New Favorites: Cabinfour’s collected socks

New Favorites: Cabinfour's collected socks

I saw cabinfour’s sweet take on bobby socks on the Quince blog last week and fell in love. But when I went to grab the image to tell you about them, I realized I actually want to knit every single pair of socks she has designed. We talked about her first sock pattern, Cream, back when it came out. But since then, just look:

TOP: School Girl, with just a spot of texture on the cuffs and toes

MIDDLE LEFT: Camping, always-appealing stockinette with contrast cuff and toes

MIDDLE RIGHT: Morning Light, with a simple lace panel down the front

BOTTOM LEFT: Irish Oats, with a simple cable panel down the front

BOTTOM RIGHT: Laule’a, easy allover texture

All are sport weight except the last, which is worsted. So I’m gonna need to get my hands on some good sport-weight wool.


PREVIOUSLY in New Favorites: Garter bliss

New Favorites: Pure

New Favorites: Pure shawl pattern by cabinfour

So after my post last week about the Woolfolk debut collection, I got two skeins of Far in the mail. (Thank you, Kristin!) They were meant to be for a Knop hat, and oh man it would be delicious. But from the instant I pulled the yarn out of the envelope, all I’ve been able to think is I want that around my neck. 284 yards of pure luxury. Combine this with my latent nervousness over the fact that there’s nothing mindless on my needles right now, and I’ve suddenly got kerchiefs on the brain. Specifically that little garter-stitch kerchief I made for a my mom a couple of years ago. Thoroughly simple, it was really the perfect showcase for such a delicious yarn, and I just loved having it tucked around my neck for those snapshots. But then I’m thinking, isn’t there something equally spare I could knit with it — something mindless but not so mindless? (Don’t think I haven’t considered another Textured Shawl. But I already have a big grey version. In fact, I’m wearing it as I type.) What about a mini Lola? Or a Romney Kerchief? Then a quick trot through Ravelry led me to Pure, the latest from “cabinfour,” who has a way with ultra-spare shawls. I love the subtle progression of textures, and always love a big garter edge, but I wonder if I would love that if I scaled it down? Hm. Either way, it’s got my attention right now.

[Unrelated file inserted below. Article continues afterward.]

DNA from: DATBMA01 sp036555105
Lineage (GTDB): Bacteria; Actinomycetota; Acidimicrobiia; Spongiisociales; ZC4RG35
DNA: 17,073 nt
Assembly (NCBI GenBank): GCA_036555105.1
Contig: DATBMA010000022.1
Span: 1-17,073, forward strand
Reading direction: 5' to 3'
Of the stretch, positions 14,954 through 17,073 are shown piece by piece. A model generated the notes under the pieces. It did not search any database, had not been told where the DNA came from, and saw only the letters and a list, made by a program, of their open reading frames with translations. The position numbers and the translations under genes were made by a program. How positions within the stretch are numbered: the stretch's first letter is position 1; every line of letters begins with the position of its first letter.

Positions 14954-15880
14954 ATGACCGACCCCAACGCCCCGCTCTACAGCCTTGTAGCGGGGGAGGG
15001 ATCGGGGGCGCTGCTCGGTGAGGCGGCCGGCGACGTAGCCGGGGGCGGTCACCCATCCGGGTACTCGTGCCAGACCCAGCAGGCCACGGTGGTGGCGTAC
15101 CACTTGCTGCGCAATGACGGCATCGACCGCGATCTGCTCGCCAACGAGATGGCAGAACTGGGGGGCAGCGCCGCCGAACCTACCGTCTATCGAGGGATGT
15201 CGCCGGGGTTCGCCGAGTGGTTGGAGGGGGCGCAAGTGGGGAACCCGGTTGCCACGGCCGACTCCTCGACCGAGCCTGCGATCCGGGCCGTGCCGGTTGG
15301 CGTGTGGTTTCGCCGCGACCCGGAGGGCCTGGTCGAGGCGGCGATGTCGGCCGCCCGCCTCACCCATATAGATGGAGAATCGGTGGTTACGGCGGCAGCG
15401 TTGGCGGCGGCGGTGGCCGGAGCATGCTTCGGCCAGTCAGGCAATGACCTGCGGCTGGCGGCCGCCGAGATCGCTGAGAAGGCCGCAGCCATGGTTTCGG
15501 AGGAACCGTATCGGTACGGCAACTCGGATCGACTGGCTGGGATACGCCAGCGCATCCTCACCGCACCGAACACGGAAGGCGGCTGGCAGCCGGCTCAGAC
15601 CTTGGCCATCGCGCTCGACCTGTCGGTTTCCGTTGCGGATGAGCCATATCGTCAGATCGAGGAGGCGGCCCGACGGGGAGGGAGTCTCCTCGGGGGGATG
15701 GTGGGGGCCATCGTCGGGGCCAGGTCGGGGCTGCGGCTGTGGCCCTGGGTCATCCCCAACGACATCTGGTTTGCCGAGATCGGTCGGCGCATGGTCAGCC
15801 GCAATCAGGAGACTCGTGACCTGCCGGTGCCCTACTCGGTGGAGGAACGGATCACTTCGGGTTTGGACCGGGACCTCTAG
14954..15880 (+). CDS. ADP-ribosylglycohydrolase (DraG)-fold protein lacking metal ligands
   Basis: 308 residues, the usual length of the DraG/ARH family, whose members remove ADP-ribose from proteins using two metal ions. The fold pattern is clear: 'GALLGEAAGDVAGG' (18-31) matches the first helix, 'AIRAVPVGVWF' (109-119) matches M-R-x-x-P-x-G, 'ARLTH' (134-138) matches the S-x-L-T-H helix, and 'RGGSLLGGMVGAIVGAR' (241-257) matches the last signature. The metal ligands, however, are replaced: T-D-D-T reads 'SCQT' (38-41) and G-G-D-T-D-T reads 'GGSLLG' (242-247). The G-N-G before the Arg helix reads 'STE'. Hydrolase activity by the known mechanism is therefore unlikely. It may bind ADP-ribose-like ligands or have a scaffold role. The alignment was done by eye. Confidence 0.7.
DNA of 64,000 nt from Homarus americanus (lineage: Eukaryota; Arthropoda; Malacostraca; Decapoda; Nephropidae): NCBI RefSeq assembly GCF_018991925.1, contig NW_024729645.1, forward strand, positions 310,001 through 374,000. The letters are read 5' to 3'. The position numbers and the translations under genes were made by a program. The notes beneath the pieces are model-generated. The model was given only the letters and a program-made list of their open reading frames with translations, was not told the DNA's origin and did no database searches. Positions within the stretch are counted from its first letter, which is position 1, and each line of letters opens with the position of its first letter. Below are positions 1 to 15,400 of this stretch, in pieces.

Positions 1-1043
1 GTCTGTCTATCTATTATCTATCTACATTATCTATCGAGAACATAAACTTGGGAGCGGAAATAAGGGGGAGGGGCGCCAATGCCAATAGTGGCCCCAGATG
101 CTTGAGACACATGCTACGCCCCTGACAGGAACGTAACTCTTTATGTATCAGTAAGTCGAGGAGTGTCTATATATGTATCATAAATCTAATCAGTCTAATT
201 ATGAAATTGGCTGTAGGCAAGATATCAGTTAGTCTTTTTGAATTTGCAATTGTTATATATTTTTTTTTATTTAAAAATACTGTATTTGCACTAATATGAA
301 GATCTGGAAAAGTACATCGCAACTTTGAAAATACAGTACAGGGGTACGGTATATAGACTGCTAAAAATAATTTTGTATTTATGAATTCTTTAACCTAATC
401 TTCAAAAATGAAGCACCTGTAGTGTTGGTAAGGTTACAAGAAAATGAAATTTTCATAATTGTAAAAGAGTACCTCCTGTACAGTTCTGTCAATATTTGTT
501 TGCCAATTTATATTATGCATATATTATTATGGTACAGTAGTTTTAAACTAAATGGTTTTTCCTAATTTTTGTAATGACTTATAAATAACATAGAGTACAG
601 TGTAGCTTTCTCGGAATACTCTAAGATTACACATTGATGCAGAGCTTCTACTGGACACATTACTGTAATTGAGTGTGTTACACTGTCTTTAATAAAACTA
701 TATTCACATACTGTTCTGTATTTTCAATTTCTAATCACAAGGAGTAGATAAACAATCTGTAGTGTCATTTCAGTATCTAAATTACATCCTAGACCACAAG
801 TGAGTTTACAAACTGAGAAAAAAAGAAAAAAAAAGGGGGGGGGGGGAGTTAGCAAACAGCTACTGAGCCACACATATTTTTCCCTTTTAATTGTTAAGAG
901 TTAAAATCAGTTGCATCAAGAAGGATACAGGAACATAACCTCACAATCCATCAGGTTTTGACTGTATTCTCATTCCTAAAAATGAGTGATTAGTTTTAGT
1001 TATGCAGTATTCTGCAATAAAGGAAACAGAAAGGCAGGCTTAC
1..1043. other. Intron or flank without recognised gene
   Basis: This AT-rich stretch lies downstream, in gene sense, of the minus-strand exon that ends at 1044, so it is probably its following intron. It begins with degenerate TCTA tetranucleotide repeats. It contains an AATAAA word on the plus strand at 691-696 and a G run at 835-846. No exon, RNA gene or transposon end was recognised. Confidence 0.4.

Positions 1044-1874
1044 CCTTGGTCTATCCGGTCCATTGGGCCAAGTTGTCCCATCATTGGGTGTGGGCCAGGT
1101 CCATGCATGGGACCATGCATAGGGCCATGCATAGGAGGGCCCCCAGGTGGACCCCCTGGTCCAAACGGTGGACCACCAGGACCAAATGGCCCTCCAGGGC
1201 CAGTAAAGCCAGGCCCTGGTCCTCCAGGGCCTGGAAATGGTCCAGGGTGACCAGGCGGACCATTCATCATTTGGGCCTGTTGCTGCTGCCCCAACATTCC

[DISCLOSURE: cabinfour frequently sends me copies of her patterns, unsolicited. No joke, not an hour after I finished writing this post (before it went live) Pure landed in my inbox. It’s like the universe knows!]


PREVIOUSLY in New Favorites: the Woolfolk collection

2013: My favorite New Favorites and your favorite posts

Best of New Favorites: Sweater patterns

You know there has to be some reflection and projection here as the calendar flips over from 2013 to ’14, starting with the patterns that caught my attention over the course of the year. Pretty much every week, under the heading of New Favorites, I post about the patterns that I not only like or admire but that make my fingers twitch with the urge to cast on — whether it’s great new releases, a designer who’s caught my eye, or some gap in my wardrobe or skill set I’m thinking about filling. Clearly I’m fickle, and some are more passing fancies than others. But some of these picks burrow into my brain and simply demand to be knitted. Here are the ones I’m still fixated on — I hope to cast on at least some of them in 2014.